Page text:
cholinergic receptors(redirected from cholinoreceptors)
chemical sites in effector cells or at synapses through which acetylcholine exerts its action.
cho·lin·er·gic re·cep·tors(kō'lin-ĕr'jik rĕ-sep'tŏrz)
Chemical sites in effector cells or at synapses through which acetylcholine exerts its action.
1. parasympathomimetic; activated or transmitted by acetylcholine; said of nerve fibers that liberate acetylcholine at a synapse when a nerve impulse passes, i.e. the parasympathetic fibers.
2. an agent that resembles acetylcholine or simulates its action.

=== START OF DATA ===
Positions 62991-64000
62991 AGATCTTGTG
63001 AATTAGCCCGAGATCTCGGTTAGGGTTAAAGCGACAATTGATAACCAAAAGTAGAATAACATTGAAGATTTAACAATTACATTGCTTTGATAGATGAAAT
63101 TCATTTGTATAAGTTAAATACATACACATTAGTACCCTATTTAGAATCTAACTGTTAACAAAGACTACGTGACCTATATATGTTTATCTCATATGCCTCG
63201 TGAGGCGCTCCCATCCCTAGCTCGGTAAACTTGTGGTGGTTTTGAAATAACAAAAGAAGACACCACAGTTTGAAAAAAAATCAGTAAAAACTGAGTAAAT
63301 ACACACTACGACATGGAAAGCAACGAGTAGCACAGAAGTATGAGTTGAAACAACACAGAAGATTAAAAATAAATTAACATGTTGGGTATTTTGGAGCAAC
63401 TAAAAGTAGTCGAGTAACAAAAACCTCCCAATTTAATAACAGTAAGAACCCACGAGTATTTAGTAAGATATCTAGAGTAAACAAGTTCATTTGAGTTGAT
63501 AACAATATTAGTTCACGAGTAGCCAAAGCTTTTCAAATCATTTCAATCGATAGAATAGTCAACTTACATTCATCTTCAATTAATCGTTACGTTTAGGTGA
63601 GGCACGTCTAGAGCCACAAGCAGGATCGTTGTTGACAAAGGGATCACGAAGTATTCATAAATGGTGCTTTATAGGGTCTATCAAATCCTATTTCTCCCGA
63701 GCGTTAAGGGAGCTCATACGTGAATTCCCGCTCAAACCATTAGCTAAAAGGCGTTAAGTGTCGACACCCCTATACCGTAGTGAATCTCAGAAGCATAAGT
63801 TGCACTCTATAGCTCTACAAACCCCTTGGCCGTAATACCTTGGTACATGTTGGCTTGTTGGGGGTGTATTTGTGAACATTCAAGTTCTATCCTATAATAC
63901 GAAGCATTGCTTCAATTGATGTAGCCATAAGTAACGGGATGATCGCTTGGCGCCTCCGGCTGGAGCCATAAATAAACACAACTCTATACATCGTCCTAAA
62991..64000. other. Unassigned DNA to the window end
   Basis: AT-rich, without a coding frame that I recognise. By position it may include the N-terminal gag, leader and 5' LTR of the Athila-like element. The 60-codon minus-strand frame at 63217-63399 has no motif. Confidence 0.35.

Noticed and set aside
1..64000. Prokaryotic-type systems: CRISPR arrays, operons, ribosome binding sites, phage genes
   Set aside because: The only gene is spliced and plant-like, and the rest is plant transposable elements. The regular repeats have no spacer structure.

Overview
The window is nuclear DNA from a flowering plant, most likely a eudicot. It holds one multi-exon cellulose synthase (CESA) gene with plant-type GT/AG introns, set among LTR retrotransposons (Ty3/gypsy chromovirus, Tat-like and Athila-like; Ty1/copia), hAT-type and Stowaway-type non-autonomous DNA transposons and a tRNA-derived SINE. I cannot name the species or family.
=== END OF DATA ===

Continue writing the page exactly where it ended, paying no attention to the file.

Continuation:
selective inhibition of cholinergic nerve impulses at autonomic ganglionic synapses, postganglionic parasympathetic effectors, or neuromuscular junctions.
that form of neurotransmission which depends on the production of acetylcholine at synapses.
receptor sites on effector organs or at nerve synapses that are stimulated by acetylcholine released by the nerve terminal. There are two types: muscarinic receptors, present primarily on autonomic effector cells, and nicotinic receptors, present primarily on autonomic ganglion cells and on the motor end plates of skeletal muscle.